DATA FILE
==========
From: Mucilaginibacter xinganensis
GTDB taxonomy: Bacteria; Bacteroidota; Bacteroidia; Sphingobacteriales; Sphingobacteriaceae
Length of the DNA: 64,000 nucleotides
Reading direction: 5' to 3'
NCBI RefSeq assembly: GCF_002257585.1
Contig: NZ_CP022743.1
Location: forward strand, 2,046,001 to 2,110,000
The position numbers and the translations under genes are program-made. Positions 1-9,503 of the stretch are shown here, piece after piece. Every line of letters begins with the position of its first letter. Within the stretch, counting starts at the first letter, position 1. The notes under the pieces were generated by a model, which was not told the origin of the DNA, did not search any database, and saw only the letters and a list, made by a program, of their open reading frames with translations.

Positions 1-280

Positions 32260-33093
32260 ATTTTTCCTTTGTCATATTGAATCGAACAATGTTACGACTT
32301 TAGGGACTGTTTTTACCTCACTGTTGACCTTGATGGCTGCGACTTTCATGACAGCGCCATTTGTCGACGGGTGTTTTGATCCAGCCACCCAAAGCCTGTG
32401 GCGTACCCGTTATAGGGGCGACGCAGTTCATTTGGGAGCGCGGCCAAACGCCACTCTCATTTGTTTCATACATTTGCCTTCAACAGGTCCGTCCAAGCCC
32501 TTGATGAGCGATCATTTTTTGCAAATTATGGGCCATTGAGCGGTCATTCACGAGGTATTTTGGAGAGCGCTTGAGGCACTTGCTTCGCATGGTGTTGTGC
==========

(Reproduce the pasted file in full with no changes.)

From: Mucilaginibacter xinganensis
GTDB taxonomy: Bacteria; Bacteroidota; Bacteroidia; Sphingobacteriales; Sphingobacteriaceae
Length of the DNA: 64,000 nucleotides
Reading direction: 5' to 3'
NCBI RefSeq assembly: GCF_002257585.1
Contig: NZ_CP022743.1
Location: forward strand, 2,046,001 to 2,110,000
The position numbers and the translations under genes are program-made. Positions 1-9,503 of the stretch are shown here, piece after piece. Every line of letters begins with the position of its first letter. Within the stretch, counting starts at the first letter, position 1. The notes under the pieces were generated by a model, which was not told the origin of the DNA, did not search any database, and saw only the letters and a list, made by a program, of their open reading frames with translations.

Positions 1-280

Positions 32260-33093
32260 ATTTTTCCTTTGTCATATTGAATCGAACAATGTTACGACTT
32301 TAGGGACTGTTTTTACCTCACTGTTGACCTTGATGGCTGCGACTTTCATGACAGCGCCATTTGTCGACGGGTGTTTTGATCCAGCCACCCAAAGCCTGTG
32401 GCGTACCCGTTATAGGGGCGACGCAGTTCATTTGGGAGCGCGGCCAAACGCCACTCTCATTTGTTTCATACATTTGCCTTCAACAGGTCCGTCCAAGCCC
32501 TTGATGAGCGATCATTTTTTGCAAATTATGGGCCATTGAGCGGTCATTCACGAGGTATTTTGGAGAGCGCTTGAGGCACTTGCTTCGCATGGTGTTGTGC